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Despite their presence in the popular imagination and their undoubted importance in the narrative of medieval history, the Crusades have for a long time sat apart from mainstream medieval historiography. Traditionally, the Crusades themselves are as peripheral in the minds of historians of Europe as they were geographically.
In 1372 Renatus Malbecco, a Milanese ambassador, arrived in Avignon for a meeting with Pope Gregory XI. His embassy was evidently unwelcome: he was ‘received with insults’ and promptly sent away. An observing diplomat recounted this event in a couple of terse lines. A little over a century later it was the turn of Ludovico il Moro of Milan to dismiss a visiting envoy.
This is a book about two well-known dynastic verse histories commissioned by Henry II, the Roman de Rou by Wace and the Chronique des ducs de Normandie by Benoît de Sainte-Maure.
This collection of ten articles was inspired by an interdisciplinary conference held at the University of Manchester in 2005 on ‘The Peace in the Feud: History and Anthropology, 1955–2005’.
Presented as the record of a small colloquium held in 2013 to honour the contribution of Lord Jonathan Sumption to the study of the Hundred Years War, this volume consists of some 18 papers (three of which are in English) on the theme of routiers and mercenaires operating in France during the Hundred Years War.
In the latest of our occasional Reviews in History podcast series, Jordan Landes interviews Darin Hayton about the latter's recent book on the use of astrology as a political tool in an early Renaissance court.
Darin Hayton is associate professor of history of science at Haverford College.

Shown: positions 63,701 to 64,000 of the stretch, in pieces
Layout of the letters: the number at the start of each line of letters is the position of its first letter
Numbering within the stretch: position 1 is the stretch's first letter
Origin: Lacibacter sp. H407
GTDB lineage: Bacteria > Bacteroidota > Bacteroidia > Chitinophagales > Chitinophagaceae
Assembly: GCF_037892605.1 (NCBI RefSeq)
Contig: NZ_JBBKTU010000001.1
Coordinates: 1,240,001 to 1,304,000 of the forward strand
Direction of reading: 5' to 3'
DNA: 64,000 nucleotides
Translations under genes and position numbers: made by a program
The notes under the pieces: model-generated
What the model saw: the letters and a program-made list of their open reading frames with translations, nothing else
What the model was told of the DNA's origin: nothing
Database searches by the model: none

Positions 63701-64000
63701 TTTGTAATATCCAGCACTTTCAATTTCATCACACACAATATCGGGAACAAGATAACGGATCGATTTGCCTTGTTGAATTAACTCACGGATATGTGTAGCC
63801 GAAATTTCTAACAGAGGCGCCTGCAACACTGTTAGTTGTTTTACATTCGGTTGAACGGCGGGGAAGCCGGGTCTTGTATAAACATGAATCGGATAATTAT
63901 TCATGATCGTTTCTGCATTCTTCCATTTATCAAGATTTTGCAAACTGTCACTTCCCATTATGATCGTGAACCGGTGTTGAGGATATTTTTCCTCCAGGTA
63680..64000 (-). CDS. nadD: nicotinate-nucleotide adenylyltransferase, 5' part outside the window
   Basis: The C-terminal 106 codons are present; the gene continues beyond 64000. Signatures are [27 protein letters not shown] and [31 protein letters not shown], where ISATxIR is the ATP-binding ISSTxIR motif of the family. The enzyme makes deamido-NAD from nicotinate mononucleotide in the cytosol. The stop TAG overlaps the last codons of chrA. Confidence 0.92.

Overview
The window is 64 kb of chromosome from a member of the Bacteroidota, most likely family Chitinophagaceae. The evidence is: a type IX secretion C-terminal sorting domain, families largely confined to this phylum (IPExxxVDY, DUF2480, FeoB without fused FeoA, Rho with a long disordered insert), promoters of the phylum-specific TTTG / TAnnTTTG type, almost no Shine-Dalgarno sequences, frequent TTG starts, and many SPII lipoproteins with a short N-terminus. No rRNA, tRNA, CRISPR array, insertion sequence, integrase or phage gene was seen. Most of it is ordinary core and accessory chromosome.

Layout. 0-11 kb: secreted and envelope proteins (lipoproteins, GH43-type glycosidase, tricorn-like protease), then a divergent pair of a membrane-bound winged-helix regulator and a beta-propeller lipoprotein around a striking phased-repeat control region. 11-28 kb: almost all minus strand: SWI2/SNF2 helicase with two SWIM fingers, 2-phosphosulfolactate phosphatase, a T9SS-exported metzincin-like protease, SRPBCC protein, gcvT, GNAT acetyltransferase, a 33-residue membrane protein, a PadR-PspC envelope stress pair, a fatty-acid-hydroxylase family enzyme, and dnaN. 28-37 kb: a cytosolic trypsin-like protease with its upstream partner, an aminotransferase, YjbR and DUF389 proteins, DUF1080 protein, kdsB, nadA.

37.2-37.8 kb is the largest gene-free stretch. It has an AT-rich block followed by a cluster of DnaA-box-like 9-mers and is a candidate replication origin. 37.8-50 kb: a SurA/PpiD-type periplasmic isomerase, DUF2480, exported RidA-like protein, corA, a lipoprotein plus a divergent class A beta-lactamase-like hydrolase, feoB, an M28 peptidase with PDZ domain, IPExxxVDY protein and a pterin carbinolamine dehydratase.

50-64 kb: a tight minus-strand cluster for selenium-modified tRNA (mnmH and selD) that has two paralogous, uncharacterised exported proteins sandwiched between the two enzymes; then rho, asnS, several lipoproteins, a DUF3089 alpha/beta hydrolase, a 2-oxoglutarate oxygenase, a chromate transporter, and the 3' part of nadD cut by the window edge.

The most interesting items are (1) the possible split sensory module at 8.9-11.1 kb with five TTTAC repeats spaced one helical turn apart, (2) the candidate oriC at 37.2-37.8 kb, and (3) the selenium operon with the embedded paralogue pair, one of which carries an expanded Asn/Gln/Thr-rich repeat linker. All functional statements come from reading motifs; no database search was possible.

This digital edition of the acts of the Scottish parliament is the latest product of a long tradition. The acts have been published in various ways over the centuries. In the Middle Ages, acts were sent as writs to sheriffs, with an order to make them known. In the 15th century, acts also began to be proclaimed publicly in head burghs.
The name Medici is almost inextricably interlinked with the city of Florence and the idea of the Renaissance in both popular and scholarly imagination. The family dominated the Florentine republic politically for the better part of the 15th century and became, first, dukes of Florence and, then, grand dukes of Tuscany in the 16th.
King Henry VIII’s quarrel with the papacy over the annulment of his almost 24-year marriage to Catherine of Aragon is familiar to both popular and historical audiences. What is less well known is that papal interference in royal marriages dates as far back as the Carolingian era, although the tools popes used to defend the indissolubility of marriage evolved over time.
It is dangerous for historians to know the future. The seductive power of seeing ‘how it all came out’ too often warps the way the process of change in the past is understood and can result in the classic version of a Whiggish view of history. Among the examples of this that can be cited is the way the Polish-Lithuanian union has been evaluated.